Strengthening Citrus production systems through the introduction of IPM measure


African citrus greening disease, integrated pest management (IPM), vectors


Kenya, Tanzania


The proposed 3-year project brings together and unites the complementary strengths of icipe, University of Bonn, Texas A & M University-Kingsville, Citrus Research International (CRI), and National Agricultural Research Systems (NARS) from Kenya and Tanzania to address the most important and pressing insect pests and disease problem on citrus in Africa – mainly the African citrus triozid (ACT), Trioza erytreae, the false codling moth (FCM), Thaumatotibia leucotreta and Greening or Huanglongbing (HLB) disease vectored by T. erytreae. It is a response to accumulating evidence that managing these damaging pests and disease on citrus will increase production and improve the income generation capacity, food and nutritional security of small and medium scale producers in the 2 target countries. Direct feeding by ACT can cause the death of developing citrus flush shoots or abscission of leaves and up to 65% of such infestations are common. However, ACT is most importantly known for its transmission of the phloem-limited bacterium (Candidatus Liberibacter africanus [CLaf]) responsible for HLB, the most devastating disease of citrus which can cause 25 to 100 % citrus yield loss (Kilalo et al., 2009; Pole et al., 2010). The yield of affected trees is not only reduced considerably by continuous fruit drop, dieback, and tree stunting, but also by the poor quality of fruits remaining on the trees. Larvae of FCM also directly damage citrus by tunneling into fruits causing premature fruit drop resulting in 34-68% fruit loss (Ekesi, 2012). In addition to the direct damage, ACT and FCM are major quarantine pests limiting export of citrus to lucrative, quarantine sensitive markets. For both ACT and FCM, in sub-Saharan Africa (SSA) and outside of the Republic of South Africa (RSA), there is very little if any information on their biology and ecology, and the importance of indigenous natural enemies as a potential key mortality factors is unknown. Not surprisingly, in the two target countries, infestations by both insects attract widespread use of pesticides (MAFS, 2002; MoA, 2003), impacting negatively on their natural enemies. Some of these pesticides are UNEP listed persistent organic pollutants (POPs) whose toxic residues can seriously affect human health, and because of their frequent applications have resulted in rapid resistance development in ACT and FCM (Moore, 2002; Tiwari, et al., 2011), leading to an increase in production costs. A variety of environmentally more benign control approaches, including semiochemicals (e.g. attract and kill), bio-pesticides, bio-rationals, biological control and habitat management have been shown to be effective in ACT and FCM management, and can substantially reduce the use of synthetic pesticides. However, little has been done in the 2 target countries to exploit these alternatives on citrus. In the USA, Brazil and RSA, to manage HLB, the following measures are advocated: control of psyllid vectors through judicious use of insecticides or bio-pesticides; production of clean stock nursery in geographically isolated areas in secure insect-proof screen-houses and their certification; and encouraging growers to remove HLB-infected trees to reduce inoculum sources (Gottwald, 2010). This approach must be promoted in Kenya and Tanzania. Worldwide efforts at identifying citrus genotypes with tolerance to ACT and HLB are also receiving increased attention (Folimonova et al., 2009; Albrecht & Bowman, 2012). Unfortunately, in Kenya and Tanzania, little has been done to take advantage of these management practices to minimize HLB disease. The strategic research thrust of the proposed project therefore includes, but not limited to, understanding the abundance, distribution, dynamic, host plants and other ecological attributes of the target insect pests and disease as well as determining the host-pathogen-vector interactions of HLB to guide implementation of management methods. The role of natural enemies as major mortality factors in the dynamics of ACT and FCM will be established. Molecular tools will be employed to provide information on genetic makeup and population variation among the pests and the pathogen. Phenological and stochastic models will be utilized to assess the risk of pest and disease spread and establishment in different ecologies and under different climate change scenarios. We will also use a hyperspectral based mapping approach and random forest classification algorithm to map disease infestation rates (Malenovsky et al., 2007; Forkour et al., 2012) leading to accurate information on HLB distribution and spatio-temporal pattern, which will guide the NARS on where to establish geographically isolated insect-proof clean nursery stock within the target countries. We shall test and subsequently implement proven IPM technologies like bio-pesticides, as alternatives to frequent applications of synthetic pesticides (like POPs), alone or in rotation with ‘softer’ pesticides, bio-rationals (e.g. petroleum oils, botanicals), intercropping with guava, attractant/repellent, and attract-and-kill options. The project shall also screen for clean disease-free citrus planting materials and establish insect-proof nurseries with the clean stocks in locations identified to be free of HLB for later distribution to growers. Socioeconomic baseline studies to determine the impact of management interventions on citrus productivity, income generation, and producer livelihoods, is also built into the project. This will be followed by an ex post impact assessment on technology adoption. Technology transfer and training of NARS partners, growers, and graduate students (PhD and MSc) to increase knowledge on IPM is an integral component of the project to increase citrus production for improving the livelihood of producers and consumers in the target countries.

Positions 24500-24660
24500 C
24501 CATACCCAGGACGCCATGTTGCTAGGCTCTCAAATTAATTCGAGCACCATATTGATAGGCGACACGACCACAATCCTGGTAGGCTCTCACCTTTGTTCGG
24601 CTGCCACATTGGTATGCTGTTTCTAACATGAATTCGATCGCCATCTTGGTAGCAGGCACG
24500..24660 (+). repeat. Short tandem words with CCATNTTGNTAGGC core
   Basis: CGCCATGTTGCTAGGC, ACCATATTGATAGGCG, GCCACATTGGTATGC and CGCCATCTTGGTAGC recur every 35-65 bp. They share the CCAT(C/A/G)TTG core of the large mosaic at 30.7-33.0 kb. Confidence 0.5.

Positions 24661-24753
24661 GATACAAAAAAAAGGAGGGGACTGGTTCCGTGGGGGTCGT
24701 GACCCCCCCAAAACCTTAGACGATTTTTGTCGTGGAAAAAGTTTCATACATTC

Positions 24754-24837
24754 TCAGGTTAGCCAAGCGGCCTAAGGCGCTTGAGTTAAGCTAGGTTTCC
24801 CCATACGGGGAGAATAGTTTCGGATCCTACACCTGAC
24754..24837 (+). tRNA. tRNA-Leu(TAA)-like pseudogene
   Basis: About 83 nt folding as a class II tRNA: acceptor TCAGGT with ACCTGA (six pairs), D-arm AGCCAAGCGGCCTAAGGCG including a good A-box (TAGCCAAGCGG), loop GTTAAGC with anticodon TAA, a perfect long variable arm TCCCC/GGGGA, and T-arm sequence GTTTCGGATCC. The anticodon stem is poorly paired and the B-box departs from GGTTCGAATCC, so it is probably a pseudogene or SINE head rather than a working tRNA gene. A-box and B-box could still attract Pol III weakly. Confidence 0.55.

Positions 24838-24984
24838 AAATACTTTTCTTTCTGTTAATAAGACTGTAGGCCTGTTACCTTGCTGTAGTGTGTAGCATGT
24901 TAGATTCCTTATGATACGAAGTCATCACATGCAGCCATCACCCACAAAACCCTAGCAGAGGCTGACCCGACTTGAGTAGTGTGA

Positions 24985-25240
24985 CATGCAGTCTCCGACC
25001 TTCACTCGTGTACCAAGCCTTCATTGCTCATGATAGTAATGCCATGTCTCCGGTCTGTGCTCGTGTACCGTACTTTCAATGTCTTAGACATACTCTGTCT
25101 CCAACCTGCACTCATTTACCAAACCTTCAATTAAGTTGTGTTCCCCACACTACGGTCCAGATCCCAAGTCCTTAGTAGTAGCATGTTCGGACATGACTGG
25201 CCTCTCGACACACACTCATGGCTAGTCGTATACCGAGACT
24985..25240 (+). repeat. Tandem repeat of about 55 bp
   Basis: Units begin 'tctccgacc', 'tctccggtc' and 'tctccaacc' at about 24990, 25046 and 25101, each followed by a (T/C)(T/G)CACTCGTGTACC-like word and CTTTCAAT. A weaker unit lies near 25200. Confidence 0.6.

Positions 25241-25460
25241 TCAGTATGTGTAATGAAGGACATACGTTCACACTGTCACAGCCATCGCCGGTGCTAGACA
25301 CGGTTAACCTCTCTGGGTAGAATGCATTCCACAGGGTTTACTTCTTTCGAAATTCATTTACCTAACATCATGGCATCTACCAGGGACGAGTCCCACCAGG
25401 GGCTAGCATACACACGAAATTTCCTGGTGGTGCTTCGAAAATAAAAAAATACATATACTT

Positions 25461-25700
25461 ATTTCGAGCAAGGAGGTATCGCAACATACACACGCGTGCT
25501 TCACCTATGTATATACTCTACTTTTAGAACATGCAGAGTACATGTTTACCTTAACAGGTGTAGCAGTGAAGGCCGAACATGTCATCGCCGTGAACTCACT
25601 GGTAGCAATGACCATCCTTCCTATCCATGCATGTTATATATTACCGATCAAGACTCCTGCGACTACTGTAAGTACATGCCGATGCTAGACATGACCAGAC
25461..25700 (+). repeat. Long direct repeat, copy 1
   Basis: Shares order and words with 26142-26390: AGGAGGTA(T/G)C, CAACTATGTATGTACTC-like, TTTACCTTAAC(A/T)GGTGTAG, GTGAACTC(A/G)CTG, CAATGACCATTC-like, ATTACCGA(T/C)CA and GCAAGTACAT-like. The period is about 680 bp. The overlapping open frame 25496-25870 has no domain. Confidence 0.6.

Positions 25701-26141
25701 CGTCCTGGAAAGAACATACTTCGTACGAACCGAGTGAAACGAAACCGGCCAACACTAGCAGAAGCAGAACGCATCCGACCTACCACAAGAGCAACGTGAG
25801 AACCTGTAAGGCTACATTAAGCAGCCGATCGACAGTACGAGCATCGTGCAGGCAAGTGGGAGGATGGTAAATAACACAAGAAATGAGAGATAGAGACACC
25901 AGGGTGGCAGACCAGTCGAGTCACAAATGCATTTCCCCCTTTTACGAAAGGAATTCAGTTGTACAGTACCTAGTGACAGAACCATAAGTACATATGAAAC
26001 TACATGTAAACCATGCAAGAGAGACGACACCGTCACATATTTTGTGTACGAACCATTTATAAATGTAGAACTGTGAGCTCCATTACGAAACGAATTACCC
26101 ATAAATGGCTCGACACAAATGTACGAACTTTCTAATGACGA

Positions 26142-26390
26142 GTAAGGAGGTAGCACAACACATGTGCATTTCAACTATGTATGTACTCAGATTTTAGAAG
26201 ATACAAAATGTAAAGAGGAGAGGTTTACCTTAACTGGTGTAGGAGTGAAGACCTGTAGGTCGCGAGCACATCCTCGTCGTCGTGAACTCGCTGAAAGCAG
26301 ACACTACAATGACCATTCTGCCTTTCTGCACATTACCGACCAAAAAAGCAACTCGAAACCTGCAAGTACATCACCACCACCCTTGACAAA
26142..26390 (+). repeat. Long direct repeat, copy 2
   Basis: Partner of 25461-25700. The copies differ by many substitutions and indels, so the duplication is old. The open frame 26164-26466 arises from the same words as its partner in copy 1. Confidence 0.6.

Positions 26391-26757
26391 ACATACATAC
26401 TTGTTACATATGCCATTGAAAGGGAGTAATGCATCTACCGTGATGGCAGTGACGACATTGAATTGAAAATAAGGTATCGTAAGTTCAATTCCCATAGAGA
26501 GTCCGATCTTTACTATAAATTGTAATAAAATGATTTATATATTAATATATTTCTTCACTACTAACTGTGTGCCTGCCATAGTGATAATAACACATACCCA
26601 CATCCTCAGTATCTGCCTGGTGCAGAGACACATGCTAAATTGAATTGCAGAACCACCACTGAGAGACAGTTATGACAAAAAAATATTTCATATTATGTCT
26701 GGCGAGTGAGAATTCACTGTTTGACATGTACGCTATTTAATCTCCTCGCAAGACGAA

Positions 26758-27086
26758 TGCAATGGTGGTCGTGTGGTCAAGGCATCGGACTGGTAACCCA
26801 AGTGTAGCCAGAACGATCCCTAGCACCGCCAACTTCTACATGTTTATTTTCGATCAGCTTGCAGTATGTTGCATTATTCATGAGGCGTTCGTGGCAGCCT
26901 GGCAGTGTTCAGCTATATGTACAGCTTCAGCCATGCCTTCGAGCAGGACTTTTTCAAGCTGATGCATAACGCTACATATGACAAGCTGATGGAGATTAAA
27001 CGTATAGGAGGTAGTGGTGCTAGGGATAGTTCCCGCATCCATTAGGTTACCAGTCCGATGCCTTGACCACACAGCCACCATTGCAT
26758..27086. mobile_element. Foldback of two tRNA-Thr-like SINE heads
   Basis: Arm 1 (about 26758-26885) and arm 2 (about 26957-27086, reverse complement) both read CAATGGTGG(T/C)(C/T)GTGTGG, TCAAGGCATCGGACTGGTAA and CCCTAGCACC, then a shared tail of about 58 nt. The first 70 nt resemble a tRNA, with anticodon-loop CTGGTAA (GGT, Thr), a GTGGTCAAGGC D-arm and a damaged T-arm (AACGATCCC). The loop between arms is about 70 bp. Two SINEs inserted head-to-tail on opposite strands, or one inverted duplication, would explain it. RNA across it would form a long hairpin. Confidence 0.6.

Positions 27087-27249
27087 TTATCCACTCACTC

Surveys, laboratory and field research, spatial modeling

Main Cooperation Partners

icipe – International Centre of Insect Physiology and Ecology

Main Funding Partners


Duration of the Project

2015 - 2018

Project Homepage

  • Dr. Sunday Ekesi – project PI at icipe
  • Ms. Brenda Rasowo – PhD student
  • Mr. Fordjour Owusu – PhD student


Christian Borgemeister

Prof. Dr. Christian Borgemeister


Project Homepage